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The transcendental dimension of consciousness in Merab Mamardashvili’s philosophy

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In this article I analyze several of Merab Mamardashvili’s ideas about the «invisible» and «unknowable» nature of consciousness, as conveyed by the term «non-objectifying». The main points at issue here are: (1) the idea of the fundamental non-objective nature of consciousness, and (2) the impossibility of constructing a naturalist ontology that would take the experience of consciousness into account. The term non-objectiveness assumes not only the non-physicality of consciousness, but also the logical impossibility of positively and affirmatively apprehending consciousness in terms of standard subject-object determinations. Consciousness is not an object; moreover, consciousness cannot “appear”, though it allows things and the world to appear. In the article, I show how Mamardashvili dedicated a significant amount of his philosophical work to conveying this intuition. This intuition, in turn, is predicated on the fact that the paradoxical nature of consciousness can be considered in terms of the idea of “transcendentality”. With this in mind, I offer an interpretation of the concept of the transcendental, predicated on a justification in which I apply the concept to consciousness. I also show how Mamardashvili’s philosophical method can be viewed as a special form of transcendentalism, in which Mamardashvili elaborated an authorial stance that was both unique to his philosophical outlook and which he combined with the traditional ideas of this philosophical position.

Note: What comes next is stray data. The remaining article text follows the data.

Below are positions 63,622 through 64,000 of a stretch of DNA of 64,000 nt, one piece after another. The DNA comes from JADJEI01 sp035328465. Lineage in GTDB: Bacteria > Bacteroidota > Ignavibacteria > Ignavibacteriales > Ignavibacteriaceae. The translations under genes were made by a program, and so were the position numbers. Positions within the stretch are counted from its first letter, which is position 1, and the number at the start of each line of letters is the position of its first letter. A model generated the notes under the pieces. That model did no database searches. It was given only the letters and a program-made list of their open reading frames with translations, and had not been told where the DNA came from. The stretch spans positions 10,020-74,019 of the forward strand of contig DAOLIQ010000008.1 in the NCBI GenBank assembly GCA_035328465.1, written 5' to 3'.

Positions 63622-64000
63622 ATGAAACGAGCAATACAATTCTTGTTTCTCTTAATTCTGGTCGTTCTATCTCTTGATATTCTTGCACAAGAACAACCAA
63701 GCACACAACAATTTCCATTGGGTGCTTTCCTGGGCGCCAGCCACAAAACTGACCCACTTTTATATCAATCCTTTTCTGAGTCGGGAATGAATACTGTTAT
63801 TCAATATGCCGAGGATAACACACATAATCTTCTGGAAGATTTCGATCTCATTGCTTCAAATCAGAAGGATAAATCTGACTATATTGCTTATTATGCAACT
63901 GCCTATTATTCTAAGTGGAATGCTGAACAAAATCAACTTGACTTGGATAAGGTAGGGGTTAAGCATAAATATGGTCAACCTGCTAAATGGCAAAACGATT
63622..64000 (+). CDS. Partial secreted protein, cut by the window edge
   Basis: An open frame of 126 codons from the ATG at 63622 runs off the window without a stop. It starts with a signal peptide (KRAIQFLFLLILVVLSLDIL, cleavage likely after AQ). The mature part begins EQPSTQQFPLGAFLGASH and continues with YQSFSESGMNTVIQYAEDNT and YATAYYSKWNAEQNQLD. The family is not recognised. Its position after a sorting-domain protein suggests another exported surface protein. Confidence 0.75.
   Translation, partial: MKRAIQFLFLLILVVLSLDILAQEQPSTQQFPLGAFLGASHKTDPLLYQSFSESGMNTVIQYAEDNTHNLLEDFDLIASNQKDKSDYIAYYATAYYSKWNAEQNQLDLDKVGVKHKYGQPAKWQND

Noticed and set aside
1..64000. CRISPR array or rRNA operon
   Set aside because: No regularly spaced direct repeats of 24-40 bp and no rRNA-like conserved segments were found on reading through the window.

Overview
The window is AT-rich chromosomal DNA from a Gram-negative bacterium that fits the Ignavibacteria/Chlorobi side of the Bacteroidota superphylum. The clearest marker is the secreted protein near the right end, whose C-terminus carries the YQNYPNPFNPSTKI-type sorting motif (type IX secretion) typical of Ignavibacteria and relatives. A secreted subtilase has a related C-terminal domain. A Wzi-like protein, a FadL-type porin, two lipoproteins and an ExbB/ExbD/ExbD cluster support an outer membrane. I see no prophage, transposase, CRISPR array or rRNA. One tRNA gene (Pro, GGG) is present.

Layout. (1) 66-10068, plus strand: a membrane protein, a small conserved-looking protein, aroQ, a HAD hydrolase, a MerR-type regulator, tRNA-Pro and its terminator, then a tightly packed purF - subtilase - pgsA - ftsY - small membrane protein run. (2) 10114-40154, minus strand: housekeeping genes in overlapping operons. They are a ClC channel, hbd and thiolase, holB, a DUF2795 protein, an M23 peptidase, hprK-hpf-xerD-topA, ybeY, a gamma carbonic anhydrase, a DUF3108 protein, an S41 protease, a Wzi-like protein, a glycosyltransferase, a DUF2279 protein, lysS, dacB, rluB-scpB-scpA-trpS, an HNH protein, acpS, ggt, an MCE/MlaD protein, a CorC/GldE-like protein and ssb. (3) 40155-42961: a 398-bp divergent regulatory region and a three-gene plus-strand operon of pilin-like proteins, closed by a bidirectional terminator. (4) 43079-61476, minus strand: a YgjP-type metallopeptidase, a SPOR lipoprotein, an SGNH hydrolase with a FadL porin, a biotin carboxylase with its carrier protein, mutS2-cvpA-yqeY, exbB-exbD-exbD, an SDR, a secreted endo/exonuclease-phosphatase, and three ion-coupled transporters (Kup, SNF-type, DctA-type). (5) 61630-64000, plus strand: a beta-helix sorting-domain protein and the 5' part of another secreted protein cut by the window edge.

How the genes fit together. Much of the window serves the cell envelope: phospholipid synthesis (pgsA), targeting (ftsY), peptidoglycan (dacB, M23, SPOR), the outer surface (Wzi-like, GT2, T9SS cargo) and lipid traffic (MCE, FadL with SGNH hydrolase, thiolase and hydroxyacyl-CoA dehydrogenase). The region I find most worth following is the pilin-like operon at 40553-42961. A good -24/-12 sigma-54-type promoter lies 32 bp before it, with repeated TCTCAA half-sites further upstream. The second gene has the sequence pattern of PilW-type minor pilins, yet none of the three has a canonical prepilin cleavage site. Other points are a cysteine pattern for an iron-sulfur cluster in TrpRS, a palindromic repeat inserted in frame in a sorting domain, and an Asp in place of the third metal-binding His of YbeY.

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  1. Every transcendental proposition, however, proceeds solely from one concept, and states the synthetic condition of the possibility of the object in accordance with this concept.


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Correspondence to Diana Gasparyan.

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The work is supported by the Russian Science Foundation under Grant 19-18-00100.

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Gasparyan, D. The transcendental dimension of consciousness in Merab Mamardashvili’s philosophy. Stud East Eur Thought 71, 241–258 (2019).

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